Optimizing Storage

Docker stores images and containers in a graph driver (a pluggable storage backend), such as Device Mapper, Overlay, and Btrfs. Each have advantages and disadvantages. For example, Overlay is faster than Device Mapper at starting and stopping containers, but is not POSIX compliant because of the architectural limitations of a union file system, and does not yet support SELinux.

For more information about Overlay, including supportability and usage caveats, see the RHEL 7.3 Release Notes.

In production environments, using a LVM thin pool on top of regular block devices (not loop devices) for container images and container root file systems storage is recommended.

Using a Loop device back-end can affect performance issues. While you can still continue to use it, Docker logs a warning message. For example:

devmapper: Usage of loopback devices is strongly discouraged for production use.
Please use `--storage-opt dm.thinpooldev` or use `man docker` to refer to
dm.thinpooldev section.

To ease Docker backend storage configuration, use the docker-storage-setup utility, which automates much of the configuration details:

  1. If you had a separate disk drive dedicated to Docker storage (for example, /dev/xvdb), add the following to the /etc/sysconfig/docker-storage-setup file:

  2. Restart the docker-storage-setup service:

    # systemctl restart docker-storage-setup

    After the restart, docker-storage-setup sets up a volume group named docker_vg and creates a thin pool logical volume. Documentation for thin provisioning on RHEL is available in the LVM Administrator Guide. View the newly created volumes with the lsblk command:

    # lsblk /dev/xvdb
    xvdb 202:16 0 20G 0 disk
    └─xvdb1 202:17 0 10G 0 part
      ├─docker_vg-docker--pool_tmeta 253:0 0 12M 0 lvm
      │ └─docker_vg-docker--pool 253:2 0 6.9G 0 lvm
      └─docker_vg-docker--pool_tdata 253:1 0 6.9G 0 lvm
      └─docker_vg-docker--pool 253:2 0 6.9G 0 lvm

    Thin-provisioned volumes are not mounted and have no file system (individual containers do have an XFS file system), thus they will not show up in “df” output.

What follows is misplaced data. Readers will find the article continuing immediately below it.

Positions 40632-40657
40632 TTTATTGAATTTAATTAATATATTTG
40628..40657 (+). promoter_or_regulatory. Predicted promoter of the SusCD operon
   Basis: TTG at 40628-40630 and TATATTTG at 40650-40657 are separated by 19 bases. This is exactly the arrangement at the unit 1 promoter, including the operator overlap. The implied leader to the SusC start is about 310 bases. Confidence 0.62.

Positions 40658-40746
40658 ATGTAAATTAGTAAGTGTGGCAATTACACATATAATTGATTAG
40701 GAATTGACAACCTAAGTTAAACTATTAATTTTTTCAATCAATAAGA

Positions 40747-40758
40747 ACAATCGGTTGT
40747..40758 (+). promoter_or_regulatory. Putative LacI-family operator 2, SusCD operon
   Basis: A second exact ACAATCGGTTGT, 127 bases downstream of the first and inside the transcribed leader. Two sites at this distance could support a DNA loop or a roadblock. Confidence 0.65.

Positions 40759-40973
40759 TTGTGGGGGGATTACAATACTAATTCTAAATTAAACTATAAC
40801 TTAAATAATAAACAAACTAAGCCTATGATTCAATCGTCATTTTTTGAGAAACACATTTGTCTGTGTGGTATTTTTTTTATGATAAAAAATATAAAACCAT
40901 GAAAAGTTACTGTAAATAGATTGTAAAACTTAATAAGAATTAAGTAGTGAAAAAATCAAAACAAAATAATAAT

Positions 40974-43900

3. To verify that Docker is using a LVM thin pool, and to monitor disk space utilization, use the docker info command. The Pool Name will correspond with the VG you specified in /etc/sysconfig/docker-storage-setup:

    # docker info | egrep -i 'storage|pool|space|filesystem'
    Storage Driver: devicemapper
     Pool Name: docker_vg-docker--pool
     Pool Blocksize: 524.3 kB
     Backing Filesystem: xfs
     Data Space Used: 62.39 MB
     Data Space Total: 6.434 GB
     Data Space Available: 6.372 GB
     Metadata Space Used: 40.96 kB
     Metadata Space Total: 16.78 MB
     Metadata Space Available: 16.74 MB

By default, a thin pool is configured to use 40% of the underlying block device. As you use the storage, LVM automatically extends the thin pool up to 100%. This is why the Data Space Total value does not match the full size of the underlying LVM device. This auto-extend technique was used to unify the storage approach taken in both Red Hat Enterprise Linux and Red Hat Atomic Host, which only uses a single partition.

In development, Docker in Red Hat distributions defaults to a loopback mounted sparse file. To see if your system is using the loopback mode:

# docker info|grep loop0
 Data file: /dev/loop0
refarch-feedback@redhat.com 16 www.redhat.com

Red Hat strongly recommends using the Device Mapper storage driver in thin pool mode for production workloads.

Overlay is also supported for Docker use cases as of Red Hat Enterprise Linux 7.2, and provides faster start up time and page cache sharing, which can potentially improve density by reducing overall memory utilization.